The results of Chechnya’s elections are not yet in, but Viktor Ilyukhin, Yeltsin-foe and leading member of the Communist faction in the Russian parliament, has already denounced them as further proof of the government’s helplessness to prevent the collapse of the country. "The results of the Chechen elections must not be recognized. They are illegitimate because half of the population of Chechnya did not take part," Ilyukhin said yesterday. Chechnya’s new leaders will, he alleged, "soon start making territorial claims on other regions, and return to the path of war." (NTV, January 27)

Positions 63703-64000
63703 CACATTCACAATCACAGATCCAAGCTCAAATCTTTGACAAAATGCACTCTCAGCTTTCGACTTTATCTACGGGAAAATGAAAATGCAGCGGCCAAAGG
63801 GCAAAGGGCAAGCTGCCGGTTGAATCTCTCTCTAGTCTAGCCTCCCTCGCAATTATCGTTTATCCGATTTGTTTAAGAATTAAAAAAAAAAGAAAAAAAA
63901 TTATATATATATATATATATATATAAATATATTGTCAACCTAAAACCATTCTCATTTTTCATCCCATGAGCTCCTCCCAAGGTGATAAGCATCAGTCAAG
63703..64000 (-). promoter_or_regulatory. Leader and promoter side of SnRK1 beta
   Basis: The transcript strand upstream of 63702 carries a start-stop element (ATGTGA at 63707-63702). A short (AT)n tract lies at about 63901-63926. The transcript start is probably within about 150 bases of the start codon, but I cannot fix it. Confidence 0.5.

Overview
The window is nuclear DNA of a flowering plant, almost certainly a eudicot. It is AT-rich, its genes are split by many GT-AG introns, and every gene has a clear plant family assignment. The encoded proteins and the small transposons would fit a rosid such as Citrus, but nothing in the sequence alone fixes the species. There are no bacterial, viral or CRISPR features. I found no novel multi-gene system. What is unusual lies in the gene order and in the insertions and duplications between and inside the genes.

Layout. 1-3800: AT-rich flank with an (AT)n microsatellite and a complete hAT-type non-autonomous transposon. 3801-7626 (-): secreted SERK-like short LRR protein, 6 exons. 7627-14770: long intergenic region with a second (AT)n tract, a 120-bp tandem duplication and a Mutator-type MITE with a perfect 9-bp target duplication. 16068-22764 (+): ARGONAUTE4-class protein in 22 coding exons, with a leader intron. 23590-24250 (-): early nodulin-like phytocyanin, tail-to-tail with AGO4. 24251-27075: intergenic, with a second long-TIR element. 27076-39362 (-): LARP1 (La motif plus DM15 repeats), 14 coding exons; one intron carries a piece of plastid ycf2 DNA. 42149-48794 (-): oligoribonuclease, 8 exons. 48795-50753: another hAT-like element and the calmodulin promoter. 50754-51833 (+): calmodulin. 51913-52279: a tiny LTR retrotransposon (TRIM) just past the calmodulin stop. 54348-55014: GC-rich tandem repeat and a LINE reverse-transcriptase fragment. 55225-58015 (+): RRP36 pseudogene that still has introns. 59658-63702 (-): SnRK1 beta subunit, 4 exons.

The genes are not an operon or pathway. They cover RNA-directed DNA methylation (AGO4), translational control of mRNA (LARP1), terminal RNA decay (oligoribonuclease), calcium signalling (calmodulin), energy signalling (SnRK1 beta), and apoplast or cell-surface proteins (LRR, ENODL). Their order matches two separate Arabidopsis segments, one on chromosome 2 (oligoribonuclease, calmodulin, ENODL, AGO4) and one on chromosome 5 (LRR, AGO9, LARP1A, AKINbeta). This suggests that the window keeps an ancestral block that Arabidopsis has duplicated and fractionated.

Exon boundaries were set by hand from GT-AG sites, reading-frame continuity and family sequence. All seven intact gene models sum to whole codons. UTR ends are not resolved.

Those Communists who have joined the Russian government were more cautious, however. CIS Affairs Minister Aman Tuleev refrained from expressing an opinion on the election, merely reiterating that Chechnya remains part of Russia. In Tuleev’s opinion, the "Tatar variant" would be suitable for Chechnya. (NTV, January 27) Duma Speaker and Communist party member Gennady Seleznev was even more circumspect. "Chechnya’s presidential elections will not push the republic into secession. The candidates’ talk about independence is mere campaign rhetoric," he said yesterday. (Interfax, January 27) The similarity between Seleznev’s remarks and those of Premier Chernomyrdin is striking. It underlines the fact that, as members of the Russian Communist Party grow closer to and even enter government, they adapt their policies and opinions accordingly. It also bears out predictions that the CPRF is splitting into social democratic and radical Marxist parties. Russian Television speculated on January 26 that moderate Communists may align with Aleksandr Lebed in his bid for presidential power.
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